According to the Canada Entertainment Software Industry Report released in March, 2009, there were approximately 5,842 game developers working for 61 game companies in British Columbia. While it’s hard to say exactly how many unemployed game developers are looking for work in the Lower Mainland, the Doctor is fairly certain that between 1500 and 2000 creative, talented individuals are anxiously seeking new opportunities. In fact, I was contacted this past week by two former game development students I worked with at the Art Institute of Vancouver. Both of them were recently laid off and trying to find another position with a game company.

In Hollywood, they say you’re only as good as your last movie. In Vancouver, you’re only as good as your last profitable video game.

Take it away, Phil Collins:

Doctor Arkanoid Doctor Arkanoid

Anthony Gurr VancouverThe June 2009 issue of University Affairs Magazine is available and the good doctor is featured in the Opinions section with an article called Faculty Need to ‘Walk the Talk’. The idea for this piece was hatched last September when I spoke to my graduate supervisor over the Internet using Skype. I was doing an online search for essays and papers about health education which I posted to a wiki so he could access them from his comfortable chateau in Chamonix, France,  high in the French Alps.  I mentioned to him how amazing it was to be discussing this project and viewing the materials online from two different parts of the planet at the same time. After a quarter century of working with computers, I still continue to be amazed at what the technology allows people to accomplish. That discussion led to an idea about writing the opinion piece and sending it to the editor at University Affairs Magazine – Canada’s national publication for faculty teaching in the colleges and universities. I submitted it on a Tuesday afternoon and an hour later received a reply from the editor asking if she could use it in an upcoming issue. Several revisions later, the article was finally approved for publishing. It’s my first time writing for a national magazine, so I’m feeling a bit humbled and pleased at the same time.

What? Doctor Arkanoid displays humility? Impossible 🙂

Doctor ArkanoidDoctor Arkanoid

Anthony Gurr VancouverOn Saturday, May 23rd, the Vancouver Sun newspaper published an opinion piece written by Andrew Cohen called “Should We Adopt the Danish Way of Life?”. He wrote about how their society provides free tuition for students who decide to study  at university. Graduate students are also given a  salary if they study for a Master’s or a Doctoral degree. I almost dropped my coffee mug when I read those facts! What an enlightened approach to provide a university education to everyone that wants one! I have always believed that people who want to attend college or university to further themselves should not have to carry massive loads of debt in the process.  As a graduate student, you commit yourself to several years of specialized coursework and training about how to conduct research and engage in academic writing. The research thesis is the final test. It’s a demanding, rigourous assignment that isn’t for the faint hearted. Paying graduate students a salary is not only generous, it shows an appreciation and understanding of the commitment they’re making to their course of studies. Educated people are a society’s most valuable resource.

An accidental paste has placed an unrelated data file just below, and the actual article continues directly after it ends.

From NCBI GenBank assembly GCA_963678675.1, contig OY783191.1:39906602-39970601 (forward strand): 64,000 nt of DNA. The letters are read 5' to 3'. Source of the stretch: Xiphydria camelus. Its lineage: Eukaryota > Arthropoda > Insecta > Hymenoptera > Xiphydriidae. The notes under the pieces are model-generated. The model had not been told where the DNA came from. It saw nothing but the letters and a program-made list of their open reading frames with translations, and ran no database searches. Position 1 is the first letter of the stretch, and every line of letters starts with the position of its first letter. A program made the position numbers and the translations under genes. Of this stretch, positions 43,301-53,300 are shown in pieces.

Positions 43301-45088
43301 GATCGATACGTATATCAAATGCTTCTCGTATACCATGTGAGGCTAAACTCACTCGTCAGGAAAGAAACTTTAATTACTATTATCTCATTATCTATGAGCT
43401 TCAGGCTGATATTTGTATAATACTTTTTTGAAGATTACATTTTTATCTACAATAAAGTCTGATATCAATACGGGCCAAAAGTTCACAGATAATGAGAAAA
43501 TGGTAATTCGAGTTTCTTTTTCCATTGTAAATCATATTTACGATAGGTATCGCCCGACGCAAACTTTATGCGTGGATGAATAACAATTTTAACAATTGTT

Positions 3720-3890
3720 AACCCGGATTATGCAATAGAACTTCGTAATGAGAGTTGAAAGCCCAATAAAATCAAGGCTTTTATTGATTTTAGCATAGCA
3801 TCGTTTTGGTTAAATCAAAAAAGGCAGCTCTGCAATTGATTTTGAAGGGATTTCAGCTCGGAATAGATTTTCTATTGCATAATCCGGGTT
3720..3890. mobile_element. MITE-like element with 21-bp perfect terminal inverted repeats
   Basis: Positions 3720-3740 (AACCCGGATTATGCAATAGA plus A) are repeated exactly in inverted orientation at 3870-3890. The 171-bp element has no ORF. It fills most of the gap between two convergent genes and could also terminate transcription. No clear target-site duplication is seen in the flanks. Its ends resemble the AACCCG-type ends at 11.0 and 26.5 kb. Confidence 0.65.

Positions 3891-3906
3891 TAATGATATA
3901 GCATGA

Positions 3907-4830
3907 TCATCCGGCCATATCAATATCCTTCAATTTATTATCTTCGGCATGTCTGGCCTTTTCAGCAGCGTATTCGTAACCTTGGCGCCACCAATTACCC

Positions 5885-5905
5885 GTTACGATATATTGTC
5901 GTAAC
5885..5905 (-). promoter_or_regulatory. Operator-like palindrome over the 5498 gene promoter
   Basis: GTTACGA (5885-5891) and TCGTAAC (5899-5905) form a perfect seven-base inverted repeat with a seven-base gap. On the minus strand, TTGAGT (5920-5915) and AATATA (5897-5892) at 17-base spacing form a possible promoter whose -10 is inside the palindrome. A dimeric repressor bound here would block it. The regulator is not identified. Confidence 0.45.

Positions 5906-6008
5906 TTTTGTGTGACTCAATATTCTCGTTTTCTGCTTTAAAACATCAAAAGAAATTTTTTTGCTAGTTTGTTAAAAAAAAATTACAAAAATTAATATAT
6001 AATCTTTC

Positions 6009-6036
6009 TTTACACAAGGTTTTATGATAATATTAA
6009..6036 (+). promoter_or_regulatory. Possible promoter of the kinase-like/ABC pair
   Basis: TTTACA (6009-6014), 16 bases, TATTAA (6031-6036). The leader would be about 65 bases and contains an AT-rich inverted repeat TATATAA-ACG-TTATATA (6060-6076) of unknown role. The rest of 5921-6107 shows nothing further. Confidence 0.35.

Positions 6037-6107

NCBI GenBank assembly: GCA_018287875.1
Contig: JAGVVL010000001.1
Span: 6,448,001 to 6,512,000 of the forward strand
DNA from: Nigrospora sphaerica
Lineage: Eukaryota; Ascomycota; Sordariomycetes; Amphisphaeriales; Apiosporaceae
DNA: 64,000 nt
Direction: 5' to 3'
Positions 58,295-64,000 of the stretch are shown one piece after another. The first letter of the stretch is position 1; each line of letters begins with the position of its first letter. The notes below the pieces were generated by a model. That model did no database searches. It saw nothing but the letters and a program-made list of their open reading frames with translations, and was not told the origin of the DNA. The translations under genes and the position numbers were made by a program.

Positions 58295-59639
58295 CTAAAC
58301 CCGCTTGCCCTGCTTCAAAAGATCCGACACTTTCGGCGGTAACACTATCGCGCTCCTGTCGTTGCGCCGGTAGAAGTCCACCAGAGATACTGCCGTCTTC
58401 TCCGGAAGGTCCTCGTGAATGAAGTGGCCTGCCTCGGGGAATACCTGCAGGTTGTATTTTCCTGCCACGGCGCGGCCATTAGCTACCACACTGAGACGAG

I was moved to write a letter to the editor about Cohen’s op-ed piece. Imagine my surprise to see it published in today’s edition of the Sun. You can read my letter here:

Canada Could do More for its Graduate Students

I think this passage from Chaucer’s literary masterpiece The Canterbury Tales sums up my thoughts about being a graduate student:

Yet, and for all he was philosopher,
He had but little gold within his coffer;
But all that he might borrow from a friend
On books and learning he would swiftly spend,
And then he’d pray right busily for the souls
Of those who gave him wherewithal for schools.
Of study took he utmost care and heed.
Not one word spoke he more than was his need;
And that was said in fullest reverence
And short and quick and full of high good sense.


Doctor ArkanoidDoctor Arkanoid


The TyeeIt’s May Day! Time to dance around the maypole and celebrate Doctor Arkanoid being included in The Tyee’s BC Blog List!

If you’re interested in all things West Coast happening in ‘Lotusland’, then be sure to visit The Tyee.

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Anthony Gurr and Doctor Arkanoid - Revelations From the Inner Sanctum!, 2009. Unauthorized use and/or duplication of this material without express and written permission from this blog’s author and owner is strictly prohibited. Excerpts and links may be used, provided that full and clear credit is given to Anthony Gurr and Doctor Arkanoid - Revelations From the Inner Sanctum! with appropriate and specific direction to the original content.